Organisers of last year’s festive market E3 Events pulled out of a contract one year early, citing difficulties including supply chain problems, the effects of the pandemic and rising costs.
Over the summer, Brighton and Hove Council’s Labour administration launched a consultation with residents, community groups and artists to share their ideas for a “new Christmas celebration for the city” this December.
The council said in July that “initial plans” were coming together, but sites had not been finalised for the festivities.
Alan Robins, lead councillor for culture on Brighton and Hove City Council, said at the time that the council’s vision was to “create an exciting and community-focused event, centred around our fantastic local artisans and performers”.
“We’re thinking brass bands, choirs, gifts, crafts and fun for all the family,” Cllr Robins said.
The council had said a delivery partner would be appointed by the end of August, with the Labour administration planning to announce a “full programme” of festive events before the end of last month.
However, with just weeks to go until Christmas, the council has confirmed that no replacement for the festive market has been organised.
Speaking to The Argus, Cllr Robins said that the Labour administration had run out of time to be able to set up a new Christmas celebration from scratch after E3 Events withdrew from their contract. He also explained that attempting to organise a smaller and more “intimate” event proved “difficult to achieve”.
Cllr Robins said: “It’s unfortunate – and I apologise to everybody because it was something we were really keen on doing, and I was really keen on doing.
“I’m sad, and I wish we had been able to do it. Believe me, it wasn’t for want of trying.
“With the election in May and settling in in June and July, we just ran out of time basically.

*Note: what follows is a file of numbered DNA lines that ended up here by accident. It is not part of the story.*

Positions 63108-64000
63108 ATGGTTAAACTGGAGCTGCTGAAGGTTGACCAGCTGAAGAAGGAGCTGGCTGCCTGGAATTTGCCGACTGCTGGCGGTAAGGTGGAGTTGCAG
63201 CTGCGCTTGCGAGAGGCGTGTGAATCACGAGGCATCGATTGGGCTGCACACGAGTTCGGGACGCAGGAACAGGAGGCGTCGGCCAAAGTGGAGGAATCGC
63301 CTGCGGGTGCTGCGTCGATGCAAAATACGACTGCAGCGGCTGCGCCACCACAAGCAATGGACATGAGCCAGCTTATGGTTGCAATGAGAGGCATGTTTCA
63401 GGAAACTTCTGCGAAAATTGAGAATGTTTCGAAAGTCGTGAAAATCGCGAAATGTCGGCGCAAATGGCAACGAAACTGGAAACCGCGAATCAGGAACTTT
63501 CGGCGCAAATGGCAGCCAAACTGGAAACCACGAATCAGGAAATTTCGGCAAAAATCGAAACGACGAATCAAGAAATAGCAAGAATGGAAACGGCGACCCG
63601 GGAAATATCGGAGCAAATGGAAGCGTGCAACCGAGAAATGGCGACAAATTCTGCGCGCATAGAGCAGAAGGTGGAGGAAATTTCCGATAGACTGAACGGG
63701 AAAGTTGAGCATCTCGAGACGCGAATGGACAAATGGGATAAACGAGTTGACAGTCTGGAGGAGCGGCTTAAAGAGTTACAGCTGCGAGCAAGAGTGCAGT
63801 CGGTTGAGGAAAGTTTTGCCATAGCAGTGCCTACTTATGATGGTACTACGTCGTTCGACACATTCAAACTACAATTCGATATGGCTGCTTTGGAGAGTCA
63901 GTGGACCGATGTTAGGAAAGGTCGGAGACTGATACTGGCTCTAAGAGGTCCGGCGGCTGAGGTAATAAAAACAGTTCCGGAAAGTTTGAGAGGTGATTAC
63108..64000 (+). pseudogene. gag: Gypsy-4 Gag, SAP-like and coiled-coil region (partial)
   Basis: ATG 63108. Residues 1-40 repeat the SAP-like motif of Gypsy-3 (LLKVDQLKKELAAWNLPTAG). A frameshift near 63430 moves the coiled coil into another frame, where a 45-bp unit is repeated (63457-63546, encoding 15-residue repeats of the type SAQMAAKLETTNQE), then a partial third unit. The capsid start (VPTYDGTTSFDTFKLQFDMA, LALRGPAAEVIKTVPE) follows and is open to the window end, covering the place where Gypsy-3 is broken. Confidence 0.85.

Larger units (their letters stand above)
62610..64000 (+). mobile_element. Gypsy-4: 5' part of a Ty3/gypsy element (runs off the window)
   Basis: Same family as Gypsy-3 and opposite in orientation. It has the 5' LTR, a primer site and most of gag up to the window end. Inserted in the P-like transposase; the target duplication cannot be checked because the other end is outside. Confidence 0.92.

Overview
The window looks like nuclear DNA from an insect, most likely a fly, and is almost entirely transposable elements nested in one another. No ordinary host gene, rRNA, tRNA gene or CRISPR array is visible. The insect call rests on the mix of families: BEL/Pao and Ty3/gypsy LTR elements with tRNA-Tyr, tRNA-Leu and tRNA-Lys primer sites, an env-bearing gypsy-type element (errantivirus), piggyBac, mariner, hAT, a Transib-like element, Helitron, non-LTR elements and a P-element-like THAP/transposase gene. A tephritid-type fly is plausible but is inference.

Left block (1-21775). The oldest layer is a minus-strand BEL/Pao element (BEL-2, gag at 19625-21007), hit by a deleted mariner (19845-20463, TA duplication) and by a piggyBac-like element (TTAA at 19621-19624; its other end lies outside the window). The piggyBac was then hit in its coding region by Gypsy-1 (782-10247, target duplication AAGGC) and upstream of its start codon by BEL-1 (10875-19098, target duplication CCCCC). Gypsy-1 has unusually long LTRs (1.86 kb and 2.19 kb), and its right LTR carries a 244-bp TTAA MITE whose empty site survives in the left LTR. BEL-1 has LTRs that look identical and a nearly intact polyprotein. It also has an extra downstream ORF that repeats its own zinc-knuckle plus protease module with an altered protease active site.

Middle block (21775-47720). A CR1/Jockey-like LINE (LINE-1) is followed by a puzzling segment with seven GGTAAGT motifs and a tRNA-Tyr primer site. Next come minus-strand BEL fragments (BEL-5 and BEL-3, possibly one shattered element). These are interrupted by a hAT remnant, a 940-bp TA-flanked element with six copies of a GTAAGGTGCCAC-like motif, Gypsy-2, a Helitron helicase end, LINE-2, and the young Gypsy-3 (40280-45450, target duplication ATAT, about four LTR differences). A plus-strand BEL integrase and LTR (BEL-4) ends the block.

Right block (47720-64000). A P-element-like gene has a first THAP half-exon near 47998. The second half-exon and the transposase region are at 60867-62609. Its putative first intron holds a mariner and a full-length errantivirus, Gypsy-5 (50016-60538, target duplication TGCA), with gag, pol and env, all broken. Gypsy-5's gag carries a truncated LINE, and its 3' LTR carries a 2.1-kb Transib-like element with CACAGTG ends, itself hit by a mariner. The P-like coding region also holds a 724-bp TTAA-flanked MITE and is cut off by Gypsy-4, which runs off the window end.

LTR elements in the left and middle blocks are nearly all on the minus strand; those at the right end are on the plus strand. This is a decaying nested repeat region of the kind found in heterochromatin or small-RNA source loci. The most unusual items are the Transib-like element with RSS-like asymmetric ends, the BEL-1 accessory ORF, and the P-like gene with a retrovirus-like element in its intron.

“I think in some ways it is because we had this ambition of making it a much smaller, intimate and family-friendly market.
“If we had looked at having a big market, we might have got more interest because people could have made more money out of that.
“This vision of a much more intimate event with brass bands and choirs was always what we wanted, more than this great big market, where you could buy a hot dog for £5. That would have outpriced all the families we wanted to attract.”
Conservative Party leader on Brighton and Hove City Council Alistair McNair slammed the lack of preparation and said residents and visitors would be left “disappointed” as a result.
He said: “Frankly, it is shocking that a tourist town of Brighton and Hove’s renown and importance will not have a Christmas market.
“It has been a tough year and residents will be bitterly disappointed.
“Christmas markets are a real delight, especially for children and families. Last year’s market in Valley Gardens was a disappointment, not a patch on any Christmas market towns and cities up and down the country put on year after year.
“I thought Labour’s focus was on rebuilding Brighton’s brand after the Greens left the city’s reputation in tatters – known more for its graffiti and sky-high parking charges than its abundance of shopping and cultural amenities.
“You have to ask yourself how seriously Labour is actually taking the importance of the necessary brand rebuild.
“First, they wanted to charge Remembrance Sunday volunteers for their parking, now they can’t organise a Christmas market.
“Now is the time to start organising next Christmas, so hopefully this won’t happen again.”
Although no Christmas market has been organised, plans to put up a Christmas tree in every council ward was unveiled last week.
The Labour administration hopes the 23 trees, which have been donated by a local business, will help communities come together to celebrate the festive season. The trees will be put up in locations across the city, such as community centres, with the hope that children will be able to create decorations to adorn them.
Cllr Robins said: “We’re working on a wonderful scheme to have a community Christmas tree put up in each of the 23 council wards across the city in time for Christmas.
“This is a great way to foster community spirit and I really hope local schools will get involved in creating decorations for their local trees.”
He also told The Argus that the council plans to start their preparations for next year’s Christmas celebrations early to ensure they go to plan.
“We are going to do all we can to make sure we do something next year,” Cllr Robins said.
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This notice was published: 2023-11-16 05:00:00